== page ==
Trump’s push has the backing of some Republican lawmakers, as well as well-known conservatives such as Stephen MooreStephen MooreSunday shows - Trump coronavirus executive orders reverberate Moore expresses cautious optimism for 'v-shaped' recovery following jobs report Trump embraces jobs report signaling slowdown MORE, who advised the president’s 2016 campaign. They argue that it would help to encourage people to return to work.

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In an encouraging sign for Trump, House Minority Leader Kevin McCarthyKevin Owen McCarthyWin by QAnon believer creates new headaches for House GOP GOP leaders go into attack mode against Harris Republicans introduce bill to defend universities conducting coronavirus research against hackers MORE (R-Calif.) told reporters on Monday that a payroll-tax cut would be a part of Republicans’ proposal.

Moore said he thinks Republicans are “really rallying around this idea.”

However, a number of economic policy experts across the ideological spectrum argue that a payroll-tax cut would not be the best way to help people in need.

“There’s much more effective things that can and should be done,” said Kris Cox, a senior tax policy analyst at the left-leaning Center on Budget and Policy Priorities. She said better options include enhanced unemployment insurance, expanding the Supplemental Nutrition Assistance Program and providing fiscal relief to states.

Douglas Holtz-Eakin, president of the right-leaning American Action Forum, said a payroll tax holiday through the end of the year wouldn’t do much to increase hiring because hiring is a longer-term decision.

Kyle Pomerleau, a resident fellow at the right-leaning American Enterprise Institute, said a payroll tax cut would “undermine the Social Security trust fund and the Medicare trust fund.” He noted that the federal government can transfer money from the general fund to the trust funds but said that such a move is bad fiscal policy because “it breaks the link between the tax and the benefit.”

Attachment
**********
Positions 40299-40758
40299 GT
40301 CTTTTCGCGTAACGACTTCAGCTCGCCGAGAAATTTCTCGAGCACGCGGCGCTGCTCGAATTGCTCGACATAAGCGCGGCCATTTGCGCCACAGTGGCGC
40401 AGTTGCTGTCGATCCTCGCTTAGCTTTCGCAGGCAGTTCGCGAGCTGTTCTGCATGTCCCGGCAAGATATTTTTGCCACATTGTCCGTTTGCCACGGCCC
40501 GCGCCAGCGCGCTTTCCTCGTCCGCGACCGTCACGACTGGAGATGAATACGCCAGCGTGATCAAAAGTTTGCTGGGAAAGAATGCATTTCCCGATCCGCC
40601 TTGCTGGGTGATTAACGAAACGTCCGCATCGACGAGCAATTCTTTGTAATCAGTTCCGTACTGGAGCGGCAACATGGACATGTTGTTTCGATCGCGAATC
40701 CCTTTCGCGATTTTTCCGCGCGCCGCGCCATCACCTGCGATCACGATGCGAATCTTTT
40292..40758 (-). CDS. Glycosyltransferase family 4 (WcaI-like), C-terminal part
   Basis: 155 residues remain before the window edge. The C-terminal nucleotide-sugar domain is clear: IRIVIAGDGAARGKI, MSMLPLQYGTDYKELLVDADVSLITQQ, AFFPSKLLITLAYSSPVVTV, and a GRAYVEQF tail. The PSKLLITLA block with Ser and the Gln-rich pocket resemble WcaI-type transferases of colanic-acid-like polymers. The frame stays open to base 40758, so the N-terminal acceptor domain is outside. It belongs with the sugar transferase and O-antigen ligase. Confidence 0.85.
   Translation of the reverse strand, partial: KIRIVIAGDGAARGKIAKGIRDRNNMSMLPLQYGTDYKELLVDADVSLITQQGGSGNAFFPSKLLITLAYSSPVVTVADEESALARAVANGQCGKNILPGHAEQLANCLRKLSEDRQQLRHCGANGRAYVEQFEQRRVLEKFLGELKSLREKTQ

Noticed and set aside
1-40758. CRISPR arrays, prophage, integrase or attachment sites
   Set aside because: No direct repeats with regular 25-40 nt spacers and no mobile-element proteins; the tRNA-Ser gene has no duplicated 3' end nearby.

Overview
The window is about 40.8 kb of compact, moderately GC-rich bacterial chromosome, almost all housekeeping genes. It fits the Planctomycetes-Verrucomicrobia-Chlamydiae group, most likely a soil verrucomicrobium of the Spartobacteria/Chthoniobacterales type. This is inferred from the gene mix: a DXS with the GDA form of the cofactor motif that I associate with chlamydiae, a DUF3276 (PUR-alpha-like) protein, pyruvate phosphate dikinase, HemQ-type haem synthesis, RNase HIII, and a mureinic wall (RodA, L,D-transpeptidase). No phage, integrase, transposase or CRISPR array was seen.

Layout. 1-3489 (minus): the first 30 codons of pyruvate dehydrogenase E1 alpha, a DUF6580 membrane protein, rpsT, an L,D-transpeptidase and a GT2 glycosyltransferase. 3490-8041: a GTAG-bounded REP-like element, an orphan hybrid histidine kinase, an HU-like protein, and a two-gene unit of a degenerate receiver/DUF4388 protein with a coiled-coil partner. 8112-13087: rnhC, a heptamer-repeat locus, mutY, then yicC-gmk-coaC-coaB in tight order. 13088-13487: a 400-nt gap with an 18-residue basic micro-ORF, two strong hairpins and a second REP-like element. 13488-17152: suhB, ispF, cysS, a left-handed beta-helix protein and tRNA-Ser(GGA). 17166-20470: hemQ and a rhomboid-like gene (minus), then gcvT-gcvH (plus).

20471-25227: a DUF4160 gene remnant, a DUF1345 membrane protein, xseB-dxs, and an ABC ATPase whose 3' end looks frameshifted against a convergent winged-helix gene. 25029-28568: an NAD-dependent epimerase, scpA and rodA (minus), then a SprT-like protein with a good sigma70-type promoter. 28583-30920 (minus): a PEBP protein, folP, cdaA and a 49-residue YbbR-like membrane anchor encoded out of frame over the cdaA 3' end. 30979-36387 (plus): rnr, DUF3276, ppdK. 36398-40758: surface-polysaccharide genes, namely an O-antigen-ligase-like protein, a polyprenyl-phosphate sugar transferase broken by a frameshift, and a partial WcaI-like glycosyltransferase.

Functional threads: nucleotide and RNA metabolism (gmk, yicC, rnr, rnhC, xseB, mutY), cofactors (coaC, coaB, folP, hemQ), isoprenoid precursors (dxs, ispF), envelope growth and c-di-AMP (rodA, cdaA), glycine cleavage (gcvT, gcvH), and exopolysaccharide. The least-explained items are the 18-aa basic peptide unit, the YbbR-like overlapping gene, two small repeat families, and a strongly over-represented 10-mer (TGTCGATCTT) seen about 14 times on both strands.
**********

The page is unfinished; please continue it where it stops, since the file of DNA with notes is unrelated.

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Since the passage of his 2017 tax-cut law, Trump has been interested in passing additional tax cuts. The 2017 law didn’t win over most voters, and the president is now stepping up his economic attacks on presumptive Democratic presidential nominee Joe BidenJoe BidenRon Johnson signals some GOP senators concerned about his Obama-era probes On The Money: Pelosi, Mnuchin talk but make no progress on ending stalemate | Trump grabs 'third rail' of politics with payroll tax pause | Trump uses racist tropes to pitch fair housing repeal to 'suburban housewife' Biden commemorates anniversary of Charlottesville 'Unite the Right' rally: 'We are in a battle for the soul of our nation' MORE.

When asked about Trump’s plans for further tax cuts in a press call last week hosted by the president’s campaign, Vice President Pence mentioned the president’s interest in a payroll-tax cut.

“A payroll-tax cut would put money in the pockets of working Americans,” Pence said.

Whether a payroll-tax cut is included in the next package may depend on a number of factors, including how other contentious issues are resolved.

Marc Gerson, a former congressional tax aide who now leads the government affairs practice at Miller & Chevalier, said the amount of tax relief in the bill may depend on the overall size of the package and how the measure deals with other issues, such as unemployment insurance, aid to state and local governments and liability protection for businesses.

“A payroll-tax cut, even if it’s only on the employee side, could potentially be extremely expensive,” he said.

Juliegrace Brufke and Jordain Carney contributed.